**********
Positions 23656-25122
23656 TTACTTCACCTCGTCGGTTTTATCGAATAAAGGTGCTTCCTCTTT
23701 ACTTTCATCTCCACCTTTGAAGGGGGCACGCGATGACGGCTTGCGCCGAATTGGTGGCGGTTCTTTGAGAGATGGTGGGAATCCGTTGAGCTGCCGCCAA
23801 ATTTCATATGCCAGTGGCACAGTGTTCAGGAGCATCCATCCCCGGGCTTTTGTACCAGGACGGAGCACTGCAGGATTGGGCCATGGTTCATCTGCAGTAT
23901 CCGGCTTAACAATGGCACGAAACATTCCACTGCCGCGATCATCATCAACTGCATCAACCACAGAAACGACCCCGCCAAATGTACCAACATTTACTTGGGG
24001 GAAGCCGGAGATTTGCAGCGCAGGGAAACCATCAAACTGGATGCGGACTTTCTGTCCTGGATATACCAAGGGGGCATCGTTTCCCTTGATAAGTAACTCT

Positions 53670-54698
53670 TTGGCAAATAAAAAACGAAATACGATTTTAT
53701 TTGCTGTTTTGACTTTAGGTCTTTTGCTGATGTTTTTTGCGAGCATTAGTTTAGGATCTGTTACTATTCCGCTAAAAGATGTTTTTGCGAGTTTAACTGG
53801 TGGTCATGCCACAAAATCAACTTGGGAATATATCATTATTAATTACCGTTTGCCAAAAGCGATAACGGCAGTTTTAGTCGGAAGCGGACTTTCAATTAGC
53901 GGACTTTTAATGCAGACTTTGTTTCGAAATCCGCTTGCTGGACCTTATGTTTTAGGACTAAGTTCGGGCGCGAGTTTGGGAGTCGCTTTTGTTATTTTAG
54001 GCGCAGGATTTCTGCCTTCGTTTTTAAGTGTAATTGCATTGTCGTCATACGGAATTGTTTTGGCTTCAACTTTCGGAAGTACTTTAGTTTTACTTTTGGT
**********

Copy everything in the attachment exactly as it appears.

Positions 23656-25122
23656 TTACTTCACCTCGTCGGTTTTATCGAATAAAGGTGCTTCCTCTTT
23701 ACTTTCATCTCCACCTTTGAAGGGGGCACGCGATGACGGCTTGCGCCGAATTGGTGGCGGTTCTTTGAGAGATGGTGGGAATCCGTTGAGCTGCCGCCAA
23801 ATTTCATATGCCAGTGGCACAGTGTTCAGGAGCATCCATCCCCGGGCTTTTGTACCAGGACGGAGCACTGCAGGATTGGGCCATGGTTCATCTGCAGTAT
23901 CCGGCTTAACAATGGCACGAAACATTCCACTGCCGCGATCATCATCAACTGCATCAACCACAGAAACGACCCCGCCAAATGTACCAACATTTACTTGGGG
24001 GAAGCCGGAGATTTGCAGCGCAGGGAAACCATCAAACTGGATGCGGACTTTCTGTCCTGGATATACCAAGGGGGCATCGTTTCCCTTGATAAGTAACTCT

Positions 53670-54698
53670 TTGGCAAATAAAAAACGAAATACGATTTTAT
53701 TTGCTGTTTTGACTTTAGGTCTTTTGCTGATGTTTTTTGCGAGCATTAGTTTAGGATCTGTTACTATTCCGCTAAAAGATGTTTTTGCGAGTTTAACTGG
53801 TGGTCATGCCACAAAATCAACTTGGGAATATATCATTATTAATTACCGTTTGCCAAAAGCGATAACGGCAGTTTTAGTCGGAAGCGGACTTTCAATTAGC
53901 GGACTTTTAATGCAGACTTTGTTTCGAAATCCGCTTGCTGGACCTTATGTTTTAGGACTAAGTTCGGGCGCGAGTTTGGGAGTCGCTTTTGTTATTTTAG
54001 GCGCAGGATTTCTGCCTTCGTTTTTAAGTGTAATTGCATTGTCGTCATACGGAATTGTTTTGGCTTCAACTTTCGGAAGTACTTTAGTTTTACTTTTGGT